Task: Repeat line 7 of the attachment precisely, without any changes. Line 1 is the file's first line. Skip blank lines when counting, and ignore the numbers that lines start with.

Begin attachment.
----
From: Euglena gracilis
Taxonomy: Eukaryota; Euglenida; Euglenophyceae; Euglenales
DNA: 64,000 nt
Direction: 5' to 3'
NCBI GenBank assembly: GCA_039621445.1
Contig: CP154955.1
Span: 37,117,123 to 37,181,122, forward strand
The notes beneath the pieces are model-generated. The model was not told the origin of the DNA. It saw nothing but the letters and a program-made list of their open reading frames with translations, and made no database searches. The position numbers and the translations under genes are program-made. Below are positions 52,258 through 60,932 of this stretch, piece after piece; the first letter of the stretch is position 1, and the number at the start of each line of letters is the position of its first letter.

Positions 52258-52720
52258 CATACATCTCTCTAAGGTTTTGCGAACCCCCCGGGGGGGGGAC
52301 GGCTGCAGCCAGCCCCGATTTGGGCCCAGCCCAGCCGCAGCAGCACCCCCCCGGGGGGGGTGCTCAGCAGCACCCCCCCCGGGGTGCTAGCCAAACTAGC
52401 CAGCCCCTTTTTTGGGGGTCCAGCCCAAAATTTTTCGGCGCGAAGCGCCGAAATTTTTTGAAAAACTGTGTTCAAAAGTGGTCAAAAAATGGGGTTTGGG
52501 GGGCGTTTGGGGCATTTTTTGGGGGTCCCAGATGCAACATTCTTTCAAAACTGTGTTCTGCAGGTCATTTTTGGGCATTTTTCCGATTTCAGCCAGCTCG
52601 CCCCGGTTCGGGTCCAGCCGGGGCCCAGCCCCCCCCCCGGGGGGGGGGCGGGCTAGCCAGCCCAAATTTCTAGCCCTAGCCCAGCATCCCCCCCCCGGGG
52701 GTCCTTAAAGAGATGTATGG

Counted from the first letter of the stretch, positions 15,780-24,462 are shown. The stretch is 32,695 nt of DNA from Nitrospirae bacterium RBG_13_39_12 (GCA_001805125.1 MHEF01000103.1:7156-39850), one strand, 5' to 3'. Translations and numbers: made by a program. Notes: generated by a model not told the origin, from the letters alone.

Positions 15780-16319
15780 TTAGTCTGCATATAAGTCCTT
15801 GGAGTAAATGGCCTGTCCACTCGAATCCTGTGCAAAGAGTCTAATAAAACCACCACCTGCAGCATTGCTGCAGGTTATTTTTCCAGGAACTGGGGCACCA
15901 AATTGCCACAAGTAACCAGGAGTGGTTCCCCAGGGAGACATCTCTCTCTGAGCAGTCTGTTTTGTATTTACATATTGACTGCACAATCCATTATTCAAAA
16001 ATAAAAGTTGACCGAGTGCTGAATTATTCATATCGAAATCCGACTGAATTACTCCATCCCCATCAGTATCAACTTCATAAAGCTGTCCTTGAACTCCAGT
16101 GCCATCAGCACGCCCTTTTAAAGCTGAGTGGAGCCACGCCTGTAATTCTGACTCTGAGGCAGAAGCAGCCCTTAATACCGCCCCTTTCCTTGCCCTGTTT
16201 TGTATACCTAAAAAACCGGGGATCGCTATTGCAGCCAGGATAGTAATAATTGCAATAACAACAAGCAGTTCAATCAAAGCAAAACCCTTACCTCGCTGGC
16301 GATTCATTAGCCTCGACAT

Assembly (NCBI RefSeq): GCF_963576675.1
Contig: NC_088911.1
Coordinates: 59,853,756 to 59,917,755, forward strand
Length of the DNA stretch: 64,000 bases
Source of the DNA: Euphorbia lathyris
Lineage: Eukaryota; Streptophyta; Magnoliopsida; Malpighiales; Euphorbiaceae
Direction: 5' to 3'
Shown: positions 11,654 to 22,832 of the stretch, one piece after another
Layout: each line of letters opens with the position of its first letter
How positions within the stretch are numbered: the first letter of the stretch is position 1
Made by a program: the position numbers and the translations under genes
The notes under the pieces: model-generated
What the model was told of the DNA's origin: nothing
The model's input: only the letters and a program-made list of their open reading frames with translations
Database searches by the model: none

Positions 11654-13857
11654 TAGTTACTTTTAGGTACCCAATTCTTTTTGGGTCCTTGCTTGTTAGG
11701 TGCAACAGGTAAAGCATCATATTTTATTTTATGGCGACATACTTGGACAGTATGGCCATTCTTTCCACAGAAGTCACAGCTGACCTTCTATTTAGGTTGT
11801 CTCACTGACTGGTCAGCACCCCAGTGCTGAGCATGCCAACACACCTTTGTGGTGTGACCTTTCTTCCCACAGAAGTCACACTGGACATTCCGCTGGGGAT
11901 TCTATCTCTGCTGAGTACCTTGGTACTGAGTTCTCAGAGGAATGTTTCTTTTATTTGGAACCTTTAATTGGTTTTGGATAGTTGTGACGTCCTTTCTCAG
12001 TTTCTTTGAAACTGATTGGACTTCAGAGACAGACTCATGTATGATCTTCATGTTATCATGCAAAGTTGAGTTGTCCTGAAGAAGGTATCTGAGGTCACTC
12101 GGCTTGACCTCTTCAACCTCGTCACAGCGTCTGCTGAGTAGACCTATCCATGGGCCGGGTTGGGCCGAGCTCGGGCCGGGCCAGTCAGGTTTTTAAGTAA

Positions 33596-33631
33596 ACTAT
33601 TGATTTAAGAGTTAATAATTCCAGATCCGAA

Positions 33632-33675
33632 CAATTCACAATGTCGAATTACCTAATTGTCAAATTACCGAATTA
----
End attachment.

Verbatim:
Span: 37,117,123 to 37,181,122, forward strand